From: aussiebloke
Date: 06 Mar 07 - 08:43 AM

There is a word listed in the Kamilaroi dictionary for sheep: thimba.


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Subject: RE: Lyr Add: The original WALTZING MATILDA
From: GUEST,Mike
Date: 05 Sep 10 - 03:55 PM

I have a 1936 copy of The Oxford Choral Songs featuring Waltzing Matilda. Words and melody reprinted by permission of Messrs. Allan & Co. Prop.Ltd, Melbourne.The origin of the song and music is described by one Thomas Wood in his book "Cobber", as follows: "Yes, "Banjo" Paterson used to stay with old Robert McPherson out at Dagworth Station, years ago.They were driving into Winton (Queensland) one day, in the buggy, along with McPherson's sister and Jack Lawton, the drover. He's told me a tale, many a time. On the way they passed a man carrying swag. "That's what we call 'Waltzing Matilda' in these parts, said McPherson; and "Banjo" Paterson was so struck with the phase that he got a piece of paper and wrote verses there and then. When they go to Winton, his sister, who was a bit of a musician, wrote the tune: and they sang it all night" The tune was attributed to Maria Cowan, the words A.B.Patterson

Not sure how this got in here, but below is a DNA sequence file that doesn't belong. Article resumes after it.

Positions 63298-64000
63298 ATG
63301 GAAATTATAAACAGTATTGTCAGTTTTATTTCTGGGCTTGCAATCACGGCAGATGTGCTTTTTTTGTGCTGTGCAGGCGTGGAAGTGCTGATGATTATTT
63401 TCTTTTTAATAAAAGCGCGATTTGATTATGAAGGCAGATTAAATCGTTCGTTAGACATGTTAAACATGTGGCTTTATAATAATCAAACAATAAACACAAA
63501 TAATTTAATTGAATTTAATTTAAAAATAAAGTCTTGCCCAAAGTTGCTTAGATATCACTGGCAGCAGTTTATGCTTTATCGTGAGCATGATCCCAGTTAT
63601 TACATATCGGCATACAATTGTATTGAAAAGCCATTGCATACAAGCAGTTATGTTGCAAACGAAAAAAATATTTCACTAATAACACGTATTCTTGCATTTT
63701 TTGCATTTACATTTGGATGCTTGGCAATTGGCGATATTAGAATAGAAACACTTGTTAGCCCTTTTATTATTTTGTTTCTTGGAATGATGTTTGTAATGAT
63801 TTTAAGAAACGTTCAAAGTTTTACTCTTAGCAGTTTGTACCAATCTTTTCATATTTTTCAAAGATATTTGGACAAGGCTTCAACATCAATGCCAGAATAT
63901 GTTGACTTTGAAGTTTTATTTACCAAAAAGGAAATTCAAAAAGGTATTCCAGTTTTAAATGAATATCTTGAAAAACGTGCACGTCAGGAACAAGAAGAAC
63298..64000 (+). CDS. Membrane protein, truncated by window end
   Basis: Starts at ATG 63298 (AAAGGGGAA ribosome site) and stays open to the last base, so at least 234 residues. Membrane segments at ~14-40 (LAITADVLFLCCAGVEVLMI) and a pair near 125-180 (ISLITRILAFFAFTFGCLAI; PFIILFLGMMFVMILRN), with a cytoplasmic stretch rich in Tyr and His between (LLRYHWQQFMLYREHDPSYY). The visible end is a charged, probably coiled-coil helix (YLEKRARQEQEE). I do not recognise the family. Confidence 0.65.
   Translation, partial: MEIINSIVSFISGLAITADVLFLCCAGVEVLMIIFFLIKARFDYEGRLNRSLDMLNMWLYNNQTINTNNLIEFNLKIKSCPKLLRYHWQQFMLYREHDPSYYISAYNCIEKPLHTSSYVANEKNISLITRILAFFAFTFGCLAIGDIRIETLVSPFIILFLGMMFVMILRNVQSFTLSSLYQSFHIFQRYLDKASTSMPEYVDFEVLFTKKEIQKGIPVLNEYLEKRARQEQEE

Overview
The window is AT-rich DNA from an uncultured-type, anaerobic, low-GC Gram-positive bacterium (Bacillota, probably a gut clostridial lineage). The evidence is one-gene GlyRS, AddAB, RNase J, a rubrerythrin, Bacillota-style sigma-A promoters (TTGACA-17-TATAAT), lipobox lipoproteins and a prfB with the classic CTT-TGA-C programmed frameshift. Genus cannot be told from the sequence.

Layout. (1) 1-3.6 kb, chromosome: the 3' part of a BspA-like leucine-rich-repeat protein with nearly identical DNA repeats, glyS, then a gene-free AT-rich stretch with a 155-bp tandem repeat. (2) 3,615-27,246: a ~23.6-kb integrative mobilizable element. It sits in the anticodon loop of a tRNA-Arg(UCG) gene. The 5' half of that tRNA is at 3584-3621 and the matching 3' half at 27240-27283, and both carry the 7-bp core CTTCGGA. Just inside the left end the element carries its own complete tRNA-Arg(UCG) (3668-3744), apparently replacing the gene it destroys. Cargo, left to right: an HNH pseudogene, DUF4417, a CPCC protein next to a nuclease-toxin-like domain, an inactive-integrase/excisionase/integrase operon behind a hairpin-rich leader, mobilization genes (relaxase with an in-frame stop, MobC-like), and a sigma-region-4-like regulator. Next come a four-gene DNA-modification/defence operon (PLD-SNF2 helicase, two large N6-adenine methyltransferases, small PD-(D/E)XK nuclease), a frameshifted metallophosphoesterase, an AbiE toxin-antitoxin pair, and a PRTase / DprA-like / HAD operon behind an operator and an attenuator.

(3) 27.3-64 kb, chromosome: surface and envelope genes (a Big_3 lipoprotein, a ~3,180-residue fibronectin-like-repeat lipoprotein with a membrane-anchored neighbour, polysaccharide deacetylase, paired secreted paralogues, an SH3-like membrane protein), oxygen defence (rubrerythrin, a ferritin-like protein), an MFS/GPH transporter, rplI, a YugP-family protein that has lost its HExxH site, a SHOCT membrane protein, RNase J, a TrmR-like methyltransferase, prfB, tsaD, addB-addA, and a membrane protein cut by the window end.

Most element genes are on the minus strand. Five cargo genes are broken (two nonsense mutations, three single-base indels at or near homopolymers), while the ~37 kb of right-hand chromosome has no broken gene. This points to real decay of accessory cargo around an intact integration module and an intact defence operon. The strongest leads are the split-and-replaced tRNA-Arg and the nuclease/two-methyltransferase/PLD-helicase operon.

Swagman= a man on tramp carring his swag, which means bundle wrapped up in a blanket; billabong = a water-hole in the dried-up bed of a river; jumbuck = a sheep, squatter = a sheep-farmer on a large scale


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Subject: RE: Lyr Add: The original WALTZING MATILDA
From: Bob Bolton
Date: 06 Oct 10 - 10:56 PM

G'day Mike,

It may well have been pastiches of half-truth like this that led to Christina McPherson writing a letter to a folkloric medico in 1938 detailing her memory of the actual events. There is a bundle of (presumably) 'first drafts' in her papers (held by the National Library of Australia) which fits in fairly well with the conclusions published by Richard Magoffin in the 1980s and 1990s ... but stops short of further discussion of Paterson's possibles advances to her ... and the ending of "Banjo's" engagement to her ex-classmate that have been detailed by Magoffin's sometime co-author Denis O'Keefe.

Regards,

Bob Bolton